But how difficult it is for a woman to be really well dressed, under the existing prejudice that everybody must be dressed like everybody else! This notion of a requisite livery is paralysing to anything like development of individual taste, and simply springs from the incapacity of the many to originate, wherefore they are glad to copy others; but this majority have succeeded in suffocating the aesthetic minority, many of whom are now forced to suppress really good taste for fear of being called 'affected.' We shall never have any school of art in England, either in dress or decoration of any kind, until the fundamental principle of good art is recognised, that people may do as they like in the matter, and until women cease to be afraid of being laughed at for doing what they feel to be wise and right.
There can be no originality of scheme until individual taste is admitted to be free; and how can there be individuality while all are completely subservient to law, that law usually determined by folk who have neither natural feeling for beauty nor education?
With regard to the milliner, ladies should remember that by trusting to the milliner's taste' (?) they are merely playing into the hands of various tradesmen whose interest it is to sell their goods, be they good or bad. The manufacturer's mill must be kept going, therefore the fashions must change; the milliner loves her perquisites, therefore she encourages every fashion which is of a kind to deceive the eye as to quantity of material. It is to her interest that you should not be able to measure the exact number of yards she has used; it would be to her customer's very considerable interest did the customer calculate and understand more than she usually does, how much stuff is required for flounce, skirt, or sleeve!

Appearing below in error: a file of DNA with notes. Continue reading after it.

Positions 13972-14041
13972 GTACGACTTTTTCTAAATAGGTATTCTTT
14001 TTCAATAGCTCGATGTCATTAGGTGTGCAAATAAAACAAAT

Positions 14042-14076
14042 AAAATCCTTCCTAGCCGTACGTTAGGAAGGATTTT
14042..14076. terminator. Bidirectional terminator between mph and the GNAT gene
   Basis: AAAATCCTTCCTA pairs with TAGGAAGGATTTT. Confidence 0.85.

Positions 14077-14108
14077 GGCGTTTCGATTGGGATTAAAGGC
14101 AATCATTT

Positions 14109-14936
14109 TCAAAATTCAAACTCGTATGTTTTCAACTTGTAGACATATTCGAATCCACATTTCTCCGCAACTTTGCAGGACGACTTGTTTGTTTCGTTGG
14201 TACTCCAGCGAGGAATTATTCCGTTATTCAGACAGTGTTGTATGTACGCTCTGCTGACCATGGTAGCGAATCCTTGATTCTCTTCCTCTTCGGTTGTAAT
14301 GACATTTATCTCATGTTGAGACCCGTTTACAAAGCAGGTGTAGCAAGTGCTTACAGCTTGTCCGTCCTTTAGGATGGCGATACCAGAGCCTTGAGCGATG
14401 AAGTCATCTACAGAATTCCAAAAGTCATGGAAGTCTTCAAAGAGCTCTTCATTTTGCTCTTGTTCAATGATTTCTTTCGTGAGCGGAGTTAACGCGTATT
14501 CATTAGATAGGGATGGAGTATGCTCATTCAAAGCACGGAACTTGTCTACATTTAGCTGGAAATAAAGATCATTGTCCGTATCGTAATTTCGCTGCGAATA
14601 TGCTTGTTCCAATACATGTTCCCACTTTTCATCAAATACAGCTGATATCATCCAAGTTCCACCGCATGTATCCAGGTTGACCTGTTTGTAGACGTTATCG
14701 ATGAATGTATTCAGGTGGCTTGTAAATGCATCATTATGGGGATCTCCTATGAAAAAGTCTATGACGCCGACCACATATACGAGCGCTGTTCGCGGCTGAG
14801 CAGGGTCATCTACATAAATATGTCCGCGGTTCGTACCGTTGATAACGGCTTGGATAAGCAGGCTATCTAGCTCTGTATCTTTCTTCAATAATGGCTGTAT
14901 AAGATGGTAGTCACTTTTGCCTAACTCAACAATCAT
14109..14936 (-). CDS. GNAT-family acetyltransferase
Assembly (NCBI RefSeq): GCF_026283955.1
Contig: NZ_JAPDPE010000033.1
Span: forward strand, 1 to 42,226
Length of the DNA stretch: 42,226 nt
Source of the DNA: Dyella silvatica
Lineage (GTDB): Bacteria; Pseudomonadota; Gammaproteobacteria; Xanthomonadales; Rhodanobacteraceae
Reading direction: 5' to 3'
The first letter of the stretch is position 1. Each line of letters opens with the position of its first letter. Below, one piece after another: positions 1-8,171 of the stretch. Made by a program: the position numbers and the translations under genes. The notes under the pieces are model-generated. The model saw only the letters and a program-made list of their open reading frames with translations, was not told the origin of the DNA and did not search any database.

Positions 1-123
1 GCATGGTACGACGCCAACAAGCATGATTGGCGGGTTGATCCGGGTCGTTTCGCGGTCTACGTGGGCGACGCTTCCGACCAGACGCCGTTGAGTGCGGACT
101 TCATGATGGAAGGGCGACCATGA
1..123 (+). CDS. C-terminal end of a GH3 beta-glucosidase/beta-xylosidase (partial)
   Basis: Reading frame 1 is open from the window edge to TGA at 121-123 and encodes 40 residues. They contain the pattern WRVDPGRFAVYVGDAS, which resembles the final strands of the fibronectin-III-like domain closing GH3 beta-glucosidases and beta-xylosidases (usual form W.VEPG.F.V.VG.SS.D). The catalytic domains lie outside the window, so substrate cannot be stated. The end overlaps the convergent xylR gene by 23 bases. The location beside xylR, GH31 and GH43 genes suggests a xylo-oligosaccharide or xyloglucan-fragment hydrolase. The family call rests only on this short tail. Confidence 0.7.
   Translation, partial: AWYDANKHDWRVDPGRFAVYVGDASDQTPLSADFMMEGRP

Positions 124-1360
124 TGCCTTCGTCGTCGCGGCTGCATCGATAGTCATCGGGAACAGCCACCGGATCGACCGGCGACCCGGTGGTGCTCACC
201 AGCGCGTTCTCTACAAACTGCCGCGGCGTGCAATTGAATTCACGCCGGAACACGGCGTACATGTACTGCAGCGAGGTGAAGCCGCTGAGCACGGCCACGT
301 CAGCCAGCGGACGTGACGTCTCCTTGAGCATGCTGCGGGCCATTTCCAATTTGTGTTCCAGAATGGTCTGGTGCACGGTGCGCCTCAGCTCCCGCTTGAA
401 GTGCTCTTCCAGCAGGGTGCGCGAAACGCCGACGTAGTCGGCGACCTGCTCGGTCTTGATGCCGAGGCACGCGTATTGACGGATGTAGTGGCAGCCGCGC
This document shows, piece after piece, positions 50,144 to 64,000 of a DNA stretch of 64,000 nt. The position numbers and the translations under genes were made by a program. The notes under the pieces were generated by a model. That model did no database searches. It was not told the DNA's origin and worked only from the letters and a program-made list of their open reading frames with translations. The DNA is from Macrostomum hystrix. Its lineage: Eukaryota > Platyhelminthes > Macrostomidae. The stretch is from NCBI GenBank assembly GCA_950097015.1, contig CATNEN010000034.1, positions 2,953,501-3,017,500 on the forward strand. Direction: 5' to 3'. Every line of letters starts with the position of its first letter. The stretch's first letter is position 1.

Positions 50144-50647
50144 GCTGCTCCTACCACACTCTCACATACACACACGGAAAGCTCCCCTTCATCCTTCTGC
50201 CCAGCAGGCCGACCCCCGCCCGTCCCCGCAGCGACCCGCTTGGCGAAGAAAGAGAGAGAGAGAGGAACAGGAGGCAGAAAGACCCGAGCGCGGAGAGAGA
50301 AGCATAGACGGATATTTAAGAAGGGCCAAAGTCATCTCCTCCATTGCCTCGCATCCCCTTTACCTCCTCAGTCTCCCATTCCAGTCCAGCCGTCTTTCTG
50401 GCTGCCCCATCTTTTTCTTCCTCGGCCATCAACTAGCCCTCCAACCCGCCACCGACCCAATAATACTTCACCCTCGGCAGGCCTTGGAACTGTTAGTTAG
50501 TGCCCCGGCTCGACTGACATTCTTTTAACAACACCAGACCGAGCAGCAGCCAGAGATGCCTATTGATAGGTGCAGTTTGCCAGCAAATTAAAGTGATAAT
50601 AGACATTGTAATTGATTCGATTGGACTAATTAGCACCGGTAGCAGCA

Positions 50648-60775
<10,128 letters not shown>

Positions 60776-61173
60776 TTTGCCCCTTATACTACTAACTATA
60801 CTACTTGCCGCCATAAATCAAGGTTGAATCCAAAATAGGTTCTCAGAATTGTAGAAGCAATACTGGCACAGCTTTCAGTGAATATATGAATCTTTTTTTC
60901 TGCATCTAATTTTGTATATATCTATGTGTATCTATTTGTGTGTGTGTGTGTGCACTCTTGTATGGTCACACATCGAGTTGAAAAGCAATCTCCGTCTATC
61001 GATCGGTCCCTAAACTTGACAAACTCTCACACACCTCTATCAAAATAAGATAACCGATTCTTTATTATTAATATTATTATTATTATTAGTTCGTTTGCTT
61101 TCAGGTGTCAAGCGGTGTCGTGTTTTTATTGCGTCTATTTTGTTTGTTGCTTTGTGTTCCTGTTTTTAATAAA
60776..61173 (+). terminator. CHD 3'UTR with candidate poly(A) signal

It is as absurd to suppose that every variety of short and tall, grave and gay, young and old, must be dressed in one style, as that the same coat must fit every man. How should it be so, whilst nature revels in endless dissimilarity? Why is the woman with taste for colour and form to sacrifice her gift to the others who have it not, and copy, when she is capable of originating? Why this deadly fear of being conspicuous? Why is one's individuality, so clear within, to be so confused without?
Alas! perhaps it is a misfortune to be an individual at all. We know the pity, the deep, deep commiseration which satirists say ill-natured women feel for those who are congenitally conspicuous -- for good looks. Is it a similar commiseration for those who possess the next best thing, good taste, which has destroyed the interpretation of a beautiful mind, as it would like to stamp out a beautiful body?
Woman is most beautiful when she is most herself and least conscious of it -- in dress as well as in other things: and as I am at present treating chiefly of her looks, which depend in great measure on her dress, I may lay down as a general principle that dress is most beautiful and most becoming when it follows the outlines of the human form. Dress bears the same relation to the body as speech does to the brain; and therefore dress may be called the speech of the body.